U.S. Secretary of State John Kerry said the United States was evaluating whether to continue its role in Middle East peace talks after both Israeli and Palestinian sides had taken steps that were not helpful to the negotiations.
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Speaking during a visit to Morocco, Kerry said it was "reality check time" and there was a limit to the time the United States could spend on the peace process if the parties themselves were unwilling to take constructive measures.
"This is not an open-ended effort, it never has been. It is reality check time, and we intend to evaluate precisely what the next steps will be," Kerry said.
According to Kerry, both sides said they want to continue, and neither wishes the talks to be called off. However, he added that the U.S. is "not going to sit there indefinitely."
Earlier on Friday, top U.S. officials told the Washington Post that President Barack Obama believes that however worthy the goal, Kerry's effort to advance negotiations between Israel and the Palestinians "may be reaching its limit."
According to the report, several officials on Kerry's senior staff and inside the White House believe "it's time to say enough." According to them, the secretary of state focus on the Israeli-Palestinian peace process poses a risk of "looking desperate," while other international issues are sidelined.
“A point will come where he has to go out and own the failure,” an official told the Washington Post. For now, the official said, Kerry needs to “lower the volume and see how things unfold.”
“He’s said many times internally that he’d like to resolve this situation, or at least get it on a stable road, so that he can go on to other things,” the official said.
Kerry met with President Obama while he was visiting Saudi Arabia last Friday, before the crisis in the negotiations, and briefed him. Since then, and particularly as the crisis escalated, he has been on the phone almost daily with Obama's national security advisor, Susan Rice.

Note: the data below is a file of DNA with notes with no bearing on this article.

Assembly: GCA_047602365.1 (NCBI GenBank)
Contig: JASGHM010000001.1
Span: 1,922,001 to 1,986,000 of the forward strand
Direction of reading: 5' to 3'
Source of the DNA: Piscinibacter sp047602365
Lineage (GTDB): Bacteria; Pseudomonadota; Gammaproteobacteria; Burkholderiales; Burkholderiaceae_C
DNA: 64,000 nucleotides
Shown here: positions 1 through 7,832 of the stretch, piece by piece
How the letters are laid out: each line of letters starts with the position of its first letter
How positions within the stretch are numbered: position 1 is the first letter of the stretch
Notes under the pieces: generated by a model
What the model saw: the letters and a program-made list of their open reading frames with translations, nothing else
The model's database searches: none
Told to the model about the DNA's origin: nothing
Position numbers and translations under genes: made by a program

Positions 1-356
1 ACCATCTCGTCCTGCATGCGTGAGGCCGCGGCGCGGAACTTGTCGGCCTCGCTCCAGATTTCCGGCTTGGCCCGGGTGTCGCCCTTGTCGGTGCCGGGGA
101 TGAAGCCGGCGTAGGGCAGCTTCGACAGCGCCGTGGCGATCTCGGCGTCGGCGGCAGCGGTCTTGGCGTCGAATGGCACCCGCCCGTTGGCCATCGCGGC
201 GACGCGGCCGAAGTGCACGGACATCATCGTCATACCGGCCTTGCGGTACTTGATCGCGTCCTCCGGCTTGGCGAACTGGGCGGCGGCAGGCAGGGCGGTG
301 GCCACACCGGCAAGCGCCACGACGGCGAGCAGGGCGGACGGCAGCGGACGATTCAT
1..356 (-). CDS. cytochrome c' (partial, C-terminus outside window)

Officially the White House is still backing Kerry. Deputy national security advisor Ben Rhodes told the Post that Obama "was fully aware of Kerry’s interest and energy about the subject when he was chosen as secretary of state.”
According to him, on Obama's visit to Israel in 2013, the president "went out of his way to both re-energize his own commitment to this at the beginning of his second term and also to very, very demonstrably empower Kerry.”
“Frankly,” Rhodes told the Washington Post, “having a secretary of state who plays such an active role . . . has, to some extent, taken the burden off of us.”
Rhodes added that at this point in time the American administration will not disengage completely from the peace process. “There is no limit to the need to work with the Israelis and the Palestinians on this set of issues. . . . There is always going to be a reason to engage," he said.
“The broader question,” he said, “is how does this impact other things that we’re doing? If anything, Kerry has shown himself to be tireless, and still able to be fully invested in dealing with Ukraine, the Iran talks” and other issues. While there is an inevitable question of “whether he is able to do this and the other things on his plate,” Rhodes said, “thus far, in part because of his seemingly endless reservoir of energy and frequent-flier miles,” Kerry has pulled it off.